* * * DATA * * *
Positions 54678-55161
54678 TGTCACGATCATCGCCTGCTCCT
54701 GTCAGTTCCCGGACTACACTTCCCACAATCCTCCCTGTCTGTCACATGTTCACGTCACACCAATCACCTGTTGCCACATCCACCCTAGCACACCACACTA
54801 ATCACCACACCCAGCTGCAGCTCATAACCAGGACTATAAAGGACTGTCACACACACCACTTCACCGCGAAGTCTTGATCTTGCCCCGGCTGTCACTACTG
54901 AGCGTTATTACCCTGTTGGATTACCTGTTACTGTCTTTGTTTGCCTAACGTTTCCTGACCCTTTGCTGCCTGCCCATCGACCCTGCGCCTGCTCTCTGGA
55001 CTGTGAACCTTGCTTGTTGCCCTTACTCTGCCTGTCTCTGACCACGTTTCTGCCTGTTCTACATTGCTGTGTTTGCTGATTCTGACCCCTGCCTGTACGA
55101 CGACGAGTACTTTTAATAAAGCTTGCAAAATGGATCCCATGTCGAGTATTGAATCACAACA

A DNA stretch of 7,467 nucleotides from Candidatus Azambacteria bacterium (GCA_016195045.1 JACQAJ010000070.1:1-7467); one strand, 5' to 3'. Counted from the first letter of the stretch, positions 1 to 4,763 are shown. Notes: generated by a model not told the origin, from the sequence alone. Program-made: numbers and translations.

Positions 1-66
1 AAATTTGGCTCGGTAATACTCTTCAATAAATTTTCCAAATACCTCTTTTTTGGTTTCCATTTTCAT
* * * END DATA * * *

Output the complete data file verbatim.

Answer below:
Positions 54678-55161
54678 TGTCACGATCATCGCCTGCTCCT
54701 GTCAGTTCCCGGACTACACTTCCCACAATCCTCCCTGTCTGTCACATGTTCACGTCACACCAATCACCTGTTGCCACATCCACCCTAGCACACCACACTA
54801 ATCACCACACCCAGCTGCAGCTCATAACCAGGACTATAAAGGACTGTCACACACACCACTTCACCGCGAAGTCTTGATCTTGCCCCGGCTGTCACTACTG
54901 AGCGTTATTACCCTGTTGGATTACCTGTTACTGTCTTTGTTTGCCTAACGTTTCCTGACCCTTTGCTGCCTGCCCATCGACCCTGCGCCTGCTCTCTGGA
55001 CTGTGAACCTTGCTTGTTGCCCTTACTCTGCCTGTCTCTGACCACGTTTCTGCCTGTTCTACATTGCTGTGTTTGCTGATTCTGACCCCTGCCTGTACGA
55101 CGACGAGTACTTTTAATAAAGCTTGCAAAATGGATCCCATGTCGAGTATTGAATCACAACA

A DNA stretch of 7,467 nucleotides from Candidatus Azambacteria bacterium (GCA_016195045.1 JACQAJ010000070.1:1-7467); one strand, 5' to 3'. Counted from the first letter of the stretch, positions 1 to 4,763 are shown. Notes: generated by a model not told the origin, from the sequence alone. Program-made: numbers and translations.

Positions 1-66
1 AAATTTGGCTCGGTAATACTCTTCAATAAATTTTCCAAATACCTCTTTTTTGGTTTCCATTTTCAT